This season's harsh winter could mean higher food prices - Cincinnati News, FOX19-WXIX TV

Harsh winter could mean higher food prices

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Chickens at Turner Farm in Indian Hill. FOX19 photo Chickens at Turner Farm in Indian Hill. FOX19 photo
INDIAN HILL, OH (FOX19) -

The lingering effects of the harsh winter will likely be felt in higher prices for some food items. 

Inside the Turner Farm brooder they raise chicks which in six to eight weeks will be on somebody's dinner table.

Vanessa Caruso is a teamster on the farm which means she operates a horse-drawn plow. She says the cost of raising these chicks is going up.

"The feed prices have gone up about 3.5-percent since last year," she said. 

Caruso says these chicks can go through a 50 pound bag of feed in a day and even more when it's cold.

"In order to keep production up either having the chickens producing eggs or the chicks gaining weight, we need to increase the feed because they need more calories in order to stay warm," she said.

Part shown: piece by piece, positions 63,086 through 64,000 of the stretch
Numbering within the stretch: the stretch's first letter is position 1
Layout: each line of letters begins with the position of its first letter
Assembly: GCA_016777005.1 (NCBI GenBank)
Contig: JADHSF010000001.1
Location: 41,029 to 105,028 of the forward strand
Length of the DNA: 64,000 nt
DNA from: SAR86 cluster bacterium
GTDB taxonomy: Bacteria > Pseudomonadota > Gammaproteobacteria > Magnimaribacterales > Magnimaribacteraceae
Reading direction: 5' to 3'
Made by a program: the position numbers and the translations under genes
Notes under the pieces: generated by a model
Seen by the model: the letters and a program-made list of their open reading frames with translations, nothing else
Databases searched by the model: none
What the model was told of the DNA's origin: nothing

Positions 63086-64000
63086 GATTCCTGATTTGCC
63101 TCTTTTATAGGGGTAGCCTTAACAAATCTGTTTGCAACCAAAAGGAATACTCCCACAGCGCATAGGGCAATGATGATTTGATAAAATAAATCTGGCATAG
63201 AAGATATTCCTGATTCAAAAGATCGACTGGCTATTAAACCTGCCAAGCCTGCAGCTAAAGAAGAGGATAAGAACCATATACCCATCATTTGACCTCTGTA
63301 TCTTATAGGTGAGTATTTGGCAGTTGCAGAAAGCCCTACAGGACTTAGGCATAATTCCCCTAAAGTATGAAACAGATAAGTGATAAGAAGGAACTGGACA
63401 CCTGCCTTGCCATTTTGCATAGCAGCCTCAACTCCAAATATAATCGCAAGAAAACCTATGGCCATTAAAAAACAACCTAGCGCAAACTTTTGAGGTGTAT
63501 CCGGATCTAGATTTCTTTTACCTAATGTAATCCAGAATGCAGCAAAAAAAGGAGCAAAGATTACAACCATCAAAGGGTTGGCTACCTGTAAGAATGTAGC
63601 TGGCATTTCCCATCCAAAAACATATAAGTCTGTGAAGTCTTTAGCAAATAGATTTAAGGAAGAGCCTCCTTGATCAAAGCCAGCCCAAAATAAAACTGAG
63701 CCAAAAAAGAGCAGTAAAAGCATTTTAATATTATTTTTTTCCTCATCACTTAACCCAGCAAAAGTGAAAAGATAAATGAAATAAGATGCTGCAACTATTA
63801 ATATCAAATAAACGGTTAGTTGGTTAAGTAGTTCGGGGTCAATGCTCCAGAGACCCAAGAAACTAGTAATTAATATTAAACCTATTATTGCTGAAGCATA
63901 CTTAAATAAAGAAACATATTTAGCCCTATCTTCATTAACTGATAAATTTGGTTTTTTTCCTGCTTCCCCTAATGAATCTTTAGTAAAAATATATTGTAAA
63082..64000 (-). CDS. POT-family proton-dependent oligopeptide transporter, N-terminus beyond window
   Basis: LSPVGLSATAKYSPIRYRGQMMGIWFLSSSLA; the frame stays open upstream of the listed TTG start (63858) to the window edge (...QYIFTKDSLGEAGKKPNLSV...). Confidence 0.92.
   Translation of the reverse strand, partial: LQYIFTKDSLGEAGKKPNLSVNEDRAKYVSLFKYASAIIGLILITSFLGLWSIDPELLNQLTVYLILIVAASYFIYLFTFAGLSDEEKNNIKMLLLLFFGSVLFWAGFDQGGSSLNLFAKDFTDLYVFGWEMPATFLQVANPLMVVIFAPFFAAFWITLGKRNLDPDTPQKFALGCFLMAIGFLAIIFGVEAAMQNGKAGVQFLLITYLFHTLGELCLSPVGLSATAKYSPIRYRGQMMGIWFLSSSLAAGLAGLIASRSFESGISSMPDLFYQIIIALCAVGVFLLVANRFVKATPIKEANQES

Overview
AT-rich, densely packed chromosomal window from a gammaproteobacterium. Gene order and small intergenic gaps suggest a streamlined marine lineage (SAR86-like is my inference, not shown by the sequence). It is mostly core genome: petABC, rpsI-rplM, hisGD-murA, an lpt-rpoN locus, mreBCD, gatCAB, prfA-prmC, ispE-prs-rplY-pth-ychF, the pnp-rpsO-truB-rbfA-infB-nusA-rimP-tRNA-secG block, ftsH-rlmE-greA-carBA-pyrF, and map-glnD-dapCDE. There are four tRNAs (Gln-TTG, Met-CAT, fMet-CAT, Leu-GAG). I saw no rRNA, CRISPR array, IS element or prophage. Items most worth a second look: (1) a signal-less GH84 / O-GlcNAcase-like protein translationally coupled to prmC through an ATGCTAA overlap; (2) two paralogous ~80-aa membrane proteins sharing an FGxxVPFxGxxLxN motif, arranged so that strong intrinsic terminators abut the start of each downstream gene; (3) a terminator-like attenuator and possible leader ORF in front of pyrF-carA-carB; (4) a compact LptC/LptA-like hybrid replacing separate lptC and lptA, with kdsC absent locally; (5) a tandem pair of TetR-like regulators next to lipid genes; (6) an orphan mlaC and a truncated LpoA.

Caruso says higher feed prices can eat into the farm's profits.

"You don't always make money I'll put it that way. You do your best to make a decent living but it doesn't always work out because you're dealing with factors beyond your control," she said.

Factors like the harsh winter which wiped out the farm's winter crops.

"Some greens and cabbages and kale and things like that," she said. "It was too cold for too long so we lost most of our vegetables."

Caruso says the extended cold weather also took a toll on the farm's supply of hay which supplements the diet of their sheep.

"We've probably fed them more hay this year than ever before. There were only a number of weeks I'm sure everybody remembers when there was not snow coverage on the ground so when there's snow covering their pastures they're not able to eat the grass that's out there so we've had to feed them hay."

The folks here at Turner Farm are trying to hold the line on prices but the profit margins for farming are kind of slim so a lot depends on the weather. 

Turner Farm chickens, which are raised primarily outdoors, are in such demand customers have to order them weeks in advance but they are said to be well worth the wait. 

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